Floating studio Spotted on the River Avon in Bradford-on-Avon is something we’d like to see in Bath too – an artist busy painting at his easel, while afloat in a canoe. Sculptor turned painter Jonathan Mulvaney even built his own canoe to realise this peaceful approach to capturing the landscape. See his beautiful views of the River Avon, as seen from a fresh perspective, at an exhibition which opens at the Fat Fowl restaurant in Bradford-on-Avon from 27 November.

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What brought you to Bath? I moved to the city in 2012 when my partner began an MA in Textiles at Bath Spa University. Having graduated from Bournemouth with an MA in Fine Art the previous year, I was keen to broaden my own artistic practice in a new environment. It didn’t take long to feel welcomed within the city’s culture, with creative hubs like 44AD ArtSpace and Fringe Arts Bath eager to support and promote artistic production. Another important appeal of Bath was (and still is) the surrounding landscape. Currently based in Batheaston, cycling along the canal into work is a far more effective start to the day than caffeine. What are you reading? Since working at Bath Contemporary I have developed an admiration for ceramics, which has recently diverted my attention back the literary works of contemporary ceramicist Edmund de Waal. De Waal’s interest in architecture, art and history are explored with such wholesomeness in his 2010 memoire The Hare with Amber Eyes, I find myself hooked on every word. I often use books as a source of inspiration for my own art and end up with several books on the go at once. I am currently between de Waal and a book called Trickster Makes this World by Lewis Hyde. What is on your MP3 player? My computer holds an eclectic mix gathered over the years, but in all honesty I listen to very little music at the moment. But I do treasure a lazy Sunday afternoon with a backdrop of Classic fm. Which café or restaurant takes your fancy? So many places in Bath offer a quality service with great character and a fine attention to detail. A particular favorite of mine is Colonna and Hunter, sister establishment of coffee specialists Colonna and Small’s, tucked away in Milsom Place. With a cool, relaxed and sociable environment, they serve their renowned quality coffee, as well as craft beer with exceptional flavour. And for those special occasions, there is little that can beat the creativity of vegetarian restaurant Acorn. Which museum or gallery will you be visiting? I am keen to see the beautiful objects on display in the Holburne Museum’s new exhibition Gold. As well as being a beautiful attraction, the museum also acts as a community; within my first few months in Bath I began volunteering at The Holburne, which introduced me to a diverse

range of artists, curators and art lovers. It was through this work at the museum which led me to my current employment at Bath Contemporary. Your passions? What hobbies or interests will you be pursuing? I worked as an assistant wood sculptor throughout my time at university, which inspired my love for sculpture. Since moving to Bath I have had a studio with 44AD ArtSpace, followed by a space in Bradford-on-Avon (it was in fact a shipping container, which was ideal for making larger scale works), both of which challenged and pushed my work forward. Bath offers a huge range of opportunities for artists to flourish, and indeed working closely with Bath Contemporary’s Director Bridget Sterling has extended my interests in curatorship, gallery management and the whole idea of collecting. What local outdoor activity or event will you be doing or visiting? With the temperature dropping and the landscape subtly slipping into winter I find November a great month for long runs. There are so many scenic routes around this area that we really are spoilt for choice. Film or play? What will you be going to see this month? The latest James Bond. The classic Bond films have tremendous nostalgic value to me, and I am always keen to see the Bond storyline adapted into modern cinema. I am also excited to see Christoph Waltz’s appearance in this film too, his acting comes with a sense of precision and ease that I hugely admire. Our latest exhibition at Bath Contemporary presents the work of Ukrainian artist Alina Maksimenko. One of the great things about this gallery is that although it’s a commercial space, our exhibitions are based around conceptually driven themes. Alina’s practice in particular is driven with an intellectual rigour; her work engages with deeply philosophical ideas about the world, resulting in beautifully thoughtful and challenging work. Alina Maksimenko runs from 6 – 28 November Visit:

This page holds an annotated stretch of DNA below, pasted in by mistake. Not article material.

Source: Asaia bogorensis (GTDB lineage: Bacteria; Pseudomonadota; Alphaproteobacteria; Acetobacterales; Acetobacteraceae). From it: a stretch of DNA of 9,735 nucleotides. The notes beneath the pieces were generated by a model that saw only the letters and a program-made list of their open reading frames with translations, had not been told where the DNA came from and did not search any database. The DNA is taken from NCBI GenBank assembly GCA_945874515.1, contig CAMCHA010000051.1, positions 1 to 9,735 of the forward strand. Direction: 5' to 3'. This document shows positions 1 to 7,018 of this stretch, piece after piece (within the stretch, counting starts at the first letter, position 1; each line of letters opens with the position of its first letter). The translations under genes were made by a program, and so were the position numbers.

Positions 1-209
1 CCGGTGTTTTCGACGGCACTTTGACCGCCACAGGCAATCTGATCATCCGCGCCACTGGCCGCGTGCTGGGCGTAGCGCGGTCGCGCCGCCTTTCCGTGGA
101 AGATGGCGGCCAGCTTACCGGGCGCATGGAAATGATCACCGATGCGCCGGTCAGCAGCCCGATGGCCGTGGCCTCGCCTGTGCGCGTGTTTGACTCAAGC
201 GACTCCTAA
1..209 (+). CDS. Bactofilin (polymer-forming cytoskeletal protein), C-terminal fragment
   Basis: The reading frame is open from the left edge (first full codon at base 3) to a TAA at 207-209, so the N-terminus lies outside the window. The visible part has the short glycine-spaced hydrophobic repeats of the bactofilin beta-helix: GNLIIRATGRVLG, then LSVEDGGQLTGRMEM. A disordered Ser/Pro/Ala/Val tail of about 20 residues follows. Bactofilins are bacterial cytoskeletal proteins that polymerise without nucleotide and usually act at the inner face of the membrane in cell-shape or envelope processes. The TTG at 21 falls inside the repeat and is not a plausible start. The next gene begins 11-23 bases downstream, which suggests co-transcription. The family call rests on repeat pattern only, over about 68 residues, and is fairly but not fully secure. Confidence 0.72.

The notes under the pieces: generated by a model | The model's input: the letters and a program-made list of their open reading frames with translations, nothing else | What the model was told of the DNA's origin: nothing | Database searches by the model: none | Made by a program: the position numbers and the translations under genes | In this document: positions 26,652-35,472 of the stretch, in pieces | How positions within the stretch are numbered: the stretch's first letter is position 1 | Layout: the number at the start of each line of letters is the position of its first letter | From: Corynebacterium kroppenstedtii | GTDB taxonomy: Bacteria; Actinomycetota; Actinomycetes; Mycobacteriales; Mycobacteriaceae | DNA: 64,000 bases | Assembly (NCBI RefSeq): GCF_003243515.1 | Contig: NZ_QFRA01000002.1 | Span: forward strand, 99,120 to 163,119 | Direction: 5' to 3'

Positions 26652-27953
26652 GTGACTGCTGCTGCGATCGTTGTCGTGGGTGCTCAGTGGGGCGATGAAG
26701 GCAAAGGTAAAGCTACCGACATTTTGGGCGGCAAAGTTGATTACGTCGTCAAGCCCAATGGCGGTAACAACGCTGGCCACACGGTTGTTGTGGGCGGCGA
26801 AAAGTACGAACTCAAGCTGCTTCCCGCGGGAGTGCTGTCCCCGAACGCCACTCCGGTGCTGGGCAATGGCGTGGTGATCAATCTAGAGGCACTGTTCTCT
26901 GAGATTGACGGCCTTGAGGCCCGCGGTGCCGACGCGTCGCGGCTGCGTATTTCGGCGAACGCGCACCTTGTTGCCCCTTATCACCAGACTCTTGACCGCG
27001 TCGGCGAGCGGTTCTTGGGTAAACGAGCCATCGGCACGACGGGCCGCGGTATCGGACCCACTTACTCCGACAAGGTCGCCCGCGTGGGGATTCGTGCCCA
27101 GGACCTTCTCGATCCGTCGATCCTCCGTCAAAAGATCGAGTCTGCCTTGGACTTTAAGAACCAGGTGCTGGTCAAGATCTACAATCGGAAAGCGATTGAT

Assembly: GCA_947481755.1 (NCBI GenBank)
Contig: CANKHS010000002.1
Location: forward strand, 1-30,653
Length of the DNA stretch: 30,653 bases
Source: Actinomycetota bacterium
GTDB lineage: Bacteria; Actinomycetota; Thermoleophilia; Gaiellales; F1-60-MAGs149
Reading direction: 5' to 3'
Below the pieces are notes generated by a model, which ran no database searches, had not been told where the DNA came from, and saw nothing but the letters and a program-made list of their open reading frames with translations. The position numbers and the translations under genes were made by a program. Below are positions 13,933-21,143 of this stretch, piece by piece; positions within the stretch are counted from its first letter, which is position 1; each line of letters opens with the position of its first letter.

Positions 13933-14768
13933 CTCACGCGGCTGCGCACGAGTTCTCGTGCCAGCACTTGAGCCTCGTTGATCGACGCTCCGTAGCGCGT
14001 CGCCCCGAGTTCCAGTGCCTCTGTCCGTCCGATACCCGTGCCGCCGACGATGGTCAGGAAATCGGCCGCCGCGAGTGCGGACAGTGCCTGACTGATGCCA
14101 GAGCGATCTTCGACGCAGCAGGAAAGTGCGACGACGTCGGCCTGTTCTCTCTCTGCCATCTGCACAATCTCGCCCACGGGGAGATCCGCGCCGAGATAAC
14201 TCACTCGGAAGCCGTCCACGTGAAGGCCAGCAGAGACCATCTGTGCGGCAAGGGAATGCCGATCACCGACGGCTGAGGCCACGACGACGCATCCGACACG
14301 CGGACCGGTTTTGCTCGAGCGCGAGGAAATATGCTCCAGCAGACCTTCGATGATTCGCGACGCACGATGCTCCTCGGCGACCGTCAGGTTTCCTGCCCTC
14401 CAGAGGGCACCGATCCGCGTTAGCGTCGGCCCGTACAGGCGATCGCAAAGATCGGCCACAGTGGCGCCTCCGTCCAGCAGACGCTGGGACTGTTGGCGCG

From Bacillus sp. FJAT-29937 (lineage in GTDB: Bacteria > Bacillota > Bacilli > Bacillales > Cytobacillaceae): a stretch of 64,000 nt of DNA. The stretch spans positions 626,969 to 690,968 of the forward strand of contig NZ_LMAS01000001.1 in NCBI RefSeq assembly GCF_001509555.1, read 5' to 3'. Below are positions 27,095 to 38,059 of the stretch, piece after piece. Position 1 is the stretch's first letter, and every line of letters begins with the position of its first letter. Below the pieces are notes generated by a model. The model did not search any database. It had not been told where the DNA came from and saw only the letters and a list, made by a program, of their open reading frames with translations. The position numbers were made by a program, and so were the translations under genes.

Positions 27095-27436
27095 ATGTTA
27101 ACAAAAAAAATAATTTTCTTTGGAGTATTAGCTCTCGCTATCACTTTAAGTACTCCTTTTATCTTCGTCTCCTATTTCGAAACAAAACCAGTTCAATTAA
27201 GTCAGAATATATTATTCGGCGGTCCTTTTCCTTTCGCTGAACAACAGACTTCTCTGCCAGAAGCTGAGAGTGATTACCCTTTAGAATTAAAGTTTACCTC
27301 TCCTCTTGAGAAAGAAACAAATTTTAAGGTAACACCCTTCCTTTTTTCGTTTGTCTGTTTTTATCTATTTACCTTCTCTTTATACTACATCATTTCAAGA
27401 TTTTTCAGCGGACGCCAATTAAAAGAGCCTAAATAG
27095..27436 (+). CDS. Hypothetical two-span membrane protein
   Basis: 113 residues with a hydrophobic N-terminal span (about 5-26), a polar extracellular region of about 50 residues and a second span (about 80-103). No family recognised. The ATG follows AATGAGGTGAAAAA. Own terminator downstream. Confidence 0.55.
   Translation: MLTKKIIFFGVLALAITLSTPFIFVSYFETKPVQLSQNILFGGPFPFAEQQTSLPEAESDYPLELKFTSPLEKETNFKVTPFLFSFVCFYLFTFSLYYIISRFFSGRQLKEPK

We’re following @Workshopcabin, an exciting Bath project that invites people to sign up for workshops centred round different topics, from lino cut art and Italian conversation to foraging, painting and ‘how to’ sessions at venues around the city. It’s a great way to meet new people too.

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WOMEN IN FILM: Anne-Marie Duff, Carey Mulligan and Helena Bonham Carter in Suffragette – the film was triple F-rated but 90 per cent of the film crew was male, as was the composer colleges. She wrote: “I’m over trying to find the ‘adorable’ way to state my opinion and still be likable! **** that. I don’t think I’ve ever worked for a man in charge who spent time contemplating what angle he should use to have his voice heard. It’s just heard.” The brilliant Geena Davis Institute on Gender in Media has been running a campaign for the last seven years called See Jane, with the tag line, ‘if she can see it, she can be it.’ The institute recently carried out a significant survey and discovered